The story of the battlefield in the 20th century was dominated by a handful of developments. Foremost of these was the introduction and refinement of tanks. In Tank Warfare (Indiana UP, 2020), prominent military historian Professor Jeremy Black offers a comprehensive global account of the history of tanks and armored warfare in the 20th and 21st centuries. First introduced onto the battlefield during the Great War, tanks represented the reconciliation of firepower and mobility and immediately seized the imagination of commanders and commentators concerned about the constraints of ordinary infantry on the western front. The developments of technology and tactics in the interwar years were realized to a degree in the German blitzkrieg in World War II and beyond. Yet the account of armor on the battlefield is a tale of limitations and defeats as well as of potential and achievements. Tank Warfare examines the traditional narrative of armored warfare while at the same time challenging it, and Black suggests that tanks were no "silver bullet" on the battlefield. Tanks very much not being a sort of deus ex machina. Instead, their success was based on their inclusion in the general mix of weaponry available to commanders and the context in which they were used by various armies in the 20th and 21st centuries.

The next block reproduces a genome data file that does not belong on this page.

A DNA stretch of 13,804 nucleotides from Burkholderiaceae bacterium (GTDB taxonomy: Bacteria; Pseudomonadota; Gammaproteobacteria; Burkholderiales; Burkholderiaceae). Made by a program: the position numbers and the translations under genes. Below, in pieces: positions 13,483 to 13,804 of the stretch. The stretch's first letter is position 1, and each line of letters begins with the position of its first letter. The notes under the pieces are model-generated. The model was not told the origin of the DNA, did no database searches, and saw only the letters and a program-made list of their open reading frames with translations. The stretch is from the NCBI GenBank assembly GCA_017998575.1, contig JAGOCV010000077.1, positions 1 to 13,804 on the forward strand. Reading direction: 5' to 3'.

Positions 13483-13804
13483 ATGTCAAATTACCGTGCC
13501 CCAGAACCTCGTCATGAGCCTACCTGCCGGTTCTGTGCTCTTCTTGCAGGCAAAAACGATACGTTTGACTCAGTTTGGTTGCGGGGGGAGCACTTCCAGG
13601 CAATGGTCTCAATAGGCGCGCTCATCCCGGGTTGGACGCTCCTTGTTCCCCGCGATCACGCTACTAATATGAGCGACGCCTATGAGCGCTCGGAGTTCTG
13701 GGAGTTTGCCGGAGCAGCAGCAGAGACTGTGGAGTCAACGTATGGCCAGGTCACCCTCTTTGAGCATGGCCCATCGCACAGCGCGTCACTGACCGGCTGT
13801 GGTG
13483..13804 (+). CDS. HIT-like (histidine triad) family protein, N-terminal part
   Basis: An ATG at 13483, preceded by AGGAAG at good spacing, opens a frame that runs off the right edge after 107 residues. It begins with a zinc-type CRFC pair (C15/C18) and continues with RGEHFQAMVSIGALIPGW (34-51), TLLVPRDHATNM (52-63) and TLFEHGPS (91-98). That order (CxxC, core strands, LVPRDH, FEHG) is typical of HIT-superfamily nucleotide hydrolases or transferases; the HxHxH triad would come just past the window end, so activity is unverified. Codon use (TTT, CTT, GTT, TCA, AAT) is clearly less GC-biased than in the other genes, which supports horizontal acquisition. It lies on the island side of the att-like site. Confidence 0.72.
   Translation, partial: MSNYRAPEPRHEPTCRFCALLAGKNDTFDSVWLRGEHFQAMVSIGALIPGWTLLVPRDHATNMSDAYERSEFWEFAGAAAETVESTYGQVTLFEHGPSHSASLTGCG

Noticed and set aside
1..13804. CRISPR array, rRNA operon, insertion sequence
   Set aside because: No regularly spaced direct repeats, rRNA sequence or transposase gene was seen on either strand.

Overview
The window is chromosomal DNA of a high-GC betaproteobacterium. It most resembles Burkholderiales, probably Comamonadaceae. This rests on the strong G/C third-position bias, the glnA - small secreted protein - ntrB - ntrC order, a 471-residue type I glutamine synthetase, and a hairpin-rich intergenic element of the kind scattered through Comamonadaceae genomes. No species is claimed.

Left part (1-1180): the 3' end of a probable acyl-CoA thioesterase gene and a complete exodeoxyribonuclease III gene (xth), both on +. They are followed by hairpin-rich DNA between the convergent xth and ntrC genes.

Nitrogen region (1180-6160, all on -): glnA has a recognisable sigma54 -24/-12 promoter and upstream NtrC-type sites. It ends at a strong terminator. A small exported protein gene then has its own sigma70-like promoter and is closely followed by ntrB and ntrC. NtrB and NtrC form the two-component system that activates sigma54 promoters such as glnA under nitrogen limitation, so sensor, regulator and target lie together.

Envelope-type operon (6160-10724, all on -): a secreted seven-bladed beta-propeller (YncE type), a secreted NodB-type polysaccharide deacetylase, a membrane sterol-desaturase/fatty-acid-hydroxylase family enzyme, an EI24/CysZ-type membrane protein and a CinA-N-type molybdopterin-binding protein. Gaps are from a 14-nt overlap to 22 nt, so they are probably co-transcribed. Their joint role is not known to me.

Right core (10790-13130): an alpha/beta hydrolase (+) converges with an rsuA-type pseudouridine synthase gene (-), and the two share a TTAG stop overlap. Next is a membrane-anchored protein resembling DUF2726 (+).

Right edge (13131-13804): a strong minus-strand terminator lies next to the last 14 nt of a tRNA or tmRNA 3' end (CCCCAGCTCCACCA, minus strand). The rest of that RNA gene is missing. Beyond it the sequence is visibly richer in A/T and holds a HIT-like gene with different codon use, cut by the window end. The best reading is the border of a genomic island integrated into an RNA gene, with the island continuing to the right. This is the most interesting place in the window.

Charles Coutinho Ph. D. of the Royal Historical Society, received his doctorate from New York University. His area of specialization is 19th and 20th-century European, American diplomatic and political history. He has written for Chatham House’s International Affairs, the Institute of Historical Research's Reviews in History and the University of Rouen's online periodical Cercles.
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